Registering Dangerous Strangers: Psychology and Justice in the Politics of the Sex Offender Registry
My dissertation addresses the phenomenon of stranger danger to children and tries to answer the question of how the category of sex offender has been produced to become the primary target in contemporary sex crime control. I examine the period from the 1960s through the 1990s, the period beginning with the rising awareness of child abuse and criminal and psychiatric patient rights challenges to preventive confinement and ending with institutionalizing the regime of sex offender risk management. I attend particularly to psychological techniques that were designed and used to produce sex offender categories, by focusing on three interconnected dimensions: first, the formation of a new discipline of forensic psychology in the crime control area; second, the methods of knowledge production about sex offenders; and third, the institutional aspects of crime control centered on repeat stranger offenders. This dissertation examines the shaping of risk as a value-laden cultural product, involving the identification of risks to be managed, the selection of risk factors, and the decisions of "acceptable" levels of risk. In engaging in conversation about ongoing policy issues, my work intends to go beyond the opposition between civil rights and public safety to understand how the politics of crime control came to center on the dangerous stranger, a center around which the two political values of rights and safety have collided and been negotiated. I provide a genealogy of actuarial risk management and situate its origins in relation to the civil rights revolution. By examining the shift from psychiatric dangerousness prediction to psychological risk management, I argue that the risk management regime is an outgrowth of psychologists' attempts to accommodate civil rights claims in a broader context where socio-cultural tensions over the changing family values have zeroed in on stranger danger. While psychologists initially promoted actuarial justice as a rational method of balancing conflicting social values, its implementation was dictated by institutional demands for efficiency in regulating an increasing number of sex offenders. Risk management technologies led to the mutual reproduction of crime data and criminal populations at risk of reoffense, which contributed to the expansion of populations under criminal supervision.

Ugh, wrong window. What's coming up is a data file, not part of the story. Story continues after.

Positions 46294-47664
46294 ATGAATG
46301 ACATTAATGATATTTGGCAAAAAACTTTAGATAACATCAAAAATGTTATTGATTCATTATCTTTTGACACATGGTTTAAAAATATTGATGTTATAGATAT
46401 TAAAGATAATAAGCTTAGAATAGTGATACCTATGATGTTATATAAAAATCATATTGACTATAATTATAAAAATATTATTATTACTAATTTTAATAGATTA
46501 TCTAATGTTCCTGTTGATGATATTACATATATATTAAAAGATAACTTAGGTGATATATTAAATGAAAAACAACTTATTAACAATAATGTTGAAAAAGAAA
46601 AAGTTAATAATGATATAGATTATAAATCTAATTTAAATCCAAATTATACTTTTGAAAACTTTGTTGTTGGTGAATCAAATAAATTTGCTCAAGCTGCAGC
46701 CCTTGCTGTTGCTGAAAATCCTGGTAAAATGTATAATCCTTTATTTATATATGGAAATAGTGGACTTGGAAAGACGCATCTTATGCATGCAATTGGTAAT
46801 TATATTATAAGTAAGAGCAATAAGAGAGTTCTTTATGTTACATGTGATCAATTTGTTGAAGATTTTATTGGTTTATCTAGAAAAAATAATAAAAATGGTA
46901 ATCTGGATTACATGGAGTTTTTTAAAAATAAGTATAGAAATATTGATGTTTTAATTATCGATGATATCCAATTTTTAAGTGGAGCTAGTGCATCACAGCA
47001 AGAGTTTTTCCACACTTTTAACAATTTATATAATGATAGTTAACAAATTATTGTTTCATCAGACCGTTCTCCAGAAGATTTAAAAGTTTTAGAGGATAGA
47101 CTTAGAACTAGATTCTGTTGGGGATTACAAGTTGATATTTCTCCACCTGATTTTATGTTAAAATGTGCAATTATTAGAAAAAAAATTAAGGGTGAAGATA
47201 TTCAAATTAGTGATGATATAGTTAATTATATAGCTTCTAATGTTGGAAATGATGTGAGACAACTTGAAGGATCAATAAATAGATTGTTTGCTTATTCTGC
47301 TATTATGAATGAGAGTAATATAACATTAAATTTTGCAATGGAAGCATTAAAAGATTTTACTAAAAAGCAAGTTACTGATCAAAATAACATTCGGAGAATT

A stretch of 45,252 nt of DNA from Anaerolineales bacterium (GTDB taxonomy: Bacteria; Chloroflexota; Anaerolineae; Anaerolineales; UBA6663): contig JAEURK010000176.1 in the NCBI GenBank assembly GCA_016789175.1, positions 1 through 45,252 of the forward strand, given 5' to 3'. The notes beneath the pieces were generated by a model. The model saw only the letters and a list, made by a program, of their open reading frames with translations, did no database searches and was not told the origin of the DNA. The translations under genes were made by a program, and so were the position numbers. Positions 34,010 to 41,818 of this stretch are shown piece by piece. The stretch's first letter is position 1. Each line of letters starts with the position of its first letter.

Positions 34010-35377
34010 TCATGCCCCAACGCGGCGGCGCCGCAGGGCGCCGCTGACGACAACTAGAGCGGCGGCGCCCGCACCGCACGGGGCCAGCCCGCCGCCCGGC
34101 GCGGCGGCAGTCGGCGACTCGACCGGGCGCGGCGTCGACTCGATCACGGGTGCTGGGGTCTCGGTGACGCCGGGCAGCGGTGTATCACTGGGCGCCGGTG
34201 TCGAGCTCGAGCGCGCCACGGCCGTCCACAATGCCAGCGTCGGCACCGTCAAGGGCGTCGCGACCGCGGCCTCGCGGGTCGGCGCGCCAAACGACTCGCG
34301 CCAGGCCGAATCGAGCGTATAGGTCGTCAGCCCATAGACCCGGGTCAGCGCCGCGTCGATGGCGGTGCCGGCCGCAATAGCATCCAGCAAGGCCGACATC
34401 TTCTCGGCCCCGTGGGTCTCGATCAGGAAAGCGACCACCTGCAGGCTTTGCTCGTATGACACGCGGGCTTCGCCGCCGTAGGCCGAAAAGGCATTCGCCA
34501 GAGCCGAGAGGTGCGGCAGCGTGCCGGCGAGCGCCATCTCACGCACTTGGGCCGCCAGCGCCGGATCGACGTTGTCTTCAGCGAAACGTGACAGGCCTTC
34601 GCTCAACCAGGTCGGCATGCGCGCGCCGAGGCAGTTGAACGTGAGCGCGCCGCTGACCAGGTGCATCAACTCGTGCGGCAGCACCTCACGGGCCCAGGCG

- Doctoral Dissertations